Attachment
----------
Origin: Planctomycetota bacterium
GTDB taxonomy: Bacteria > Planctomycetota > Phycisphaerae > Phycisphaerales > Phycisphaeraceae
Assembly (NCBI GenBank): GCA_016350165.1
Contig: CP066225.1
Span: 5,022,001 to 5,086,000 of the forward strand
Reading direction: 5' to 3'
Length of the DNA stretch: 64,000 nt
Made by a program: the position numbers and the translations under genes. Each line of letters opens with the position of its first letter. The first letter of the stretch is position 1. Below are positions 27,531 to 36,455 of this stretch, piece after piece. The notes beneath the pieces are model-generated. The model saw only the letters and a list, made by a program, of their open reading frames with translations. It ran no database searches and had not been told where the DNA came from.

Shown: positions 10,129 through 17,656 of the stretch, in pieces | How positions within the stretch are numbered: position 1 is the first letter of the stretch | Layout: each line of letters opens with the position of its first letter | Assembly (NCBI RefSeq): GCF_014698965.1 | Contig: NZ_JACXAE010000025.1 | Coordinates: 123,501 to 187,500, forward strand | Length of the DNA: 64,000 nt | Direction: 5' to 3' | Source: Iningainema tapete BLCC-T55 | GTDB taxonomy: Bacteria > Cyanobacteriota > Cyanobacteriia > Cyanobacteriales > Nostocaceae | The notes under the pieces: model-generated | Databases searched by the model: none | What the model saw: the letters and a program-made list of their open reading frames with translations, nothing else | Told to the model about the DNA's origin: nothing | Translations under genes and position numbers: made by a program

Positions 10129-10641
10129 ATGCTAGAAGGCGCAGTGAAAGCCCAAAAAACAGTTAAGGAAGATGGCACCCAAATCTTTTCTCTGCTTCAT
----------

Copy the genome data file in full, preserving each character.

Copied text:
Origin: Planctomycetota bacterium
GTDB taxonomy: Bacteria > Planctomycetota > Phycisphaerae > Phycisphaerales > Phycisphaeraceae
Assembly (NCBI GenBank): GCA_016350165.1
Contig: CP066225.1
Span: 5,022,001 to 5,086,000 of the forward strand
Reading direction: 5' to 3'
Length of the DNA stretch: 64,000 nt
Made by a program: the position numbers and the translations under genes. Each line of letters opens with the position of its first letter. The first letter of the stretch is position 1. Below are positions 27,531 to 36,455 of this stretch, piece after piece. The notes beneath the pieces are model-generated. The model saw only the letters and a list, made by a program, of their open reading frames with translations. It ran no database searches and had not been told where the DNA came from.

Shown: positions 10,129 through 17,656 of the stretch, in pieces | How positions within the stretch are numbered: position 1 is the first letter of the stretch | Layout: each line of letters opens with the position of its first letter | Assembly (NCBI RefSeq): GCF_014698965.1 | Contig: NZ_JACXAE010000025.1 | Coordinates: 123,501 to 187,500, forward strand | Length of the DNA: 64,000 nt | Direction: 5' to 3' | Source: Iningainema tapete BLCC-T55 | GTDB taxonomy: Bacteria > Cyanobacteriota > Cyanobacteriia > Cyanobacteriales > Nostocaceae | The notes under the pieces: model-generated | Databases searched by the model: none | What the model saw: the letters and a program-made list of their open reading frames with translations, nothing else | Told to the model about the DNA's origin: nothing | Translations under genes and position numbers: made by a program

Positions 10129-10641
10129 ATGCTAGAAGGCGCAGTGAAAGCCCAAAAAACAGTTAAGGAAGATGGCACCCAAATCTTTTCTCTGCTTCAT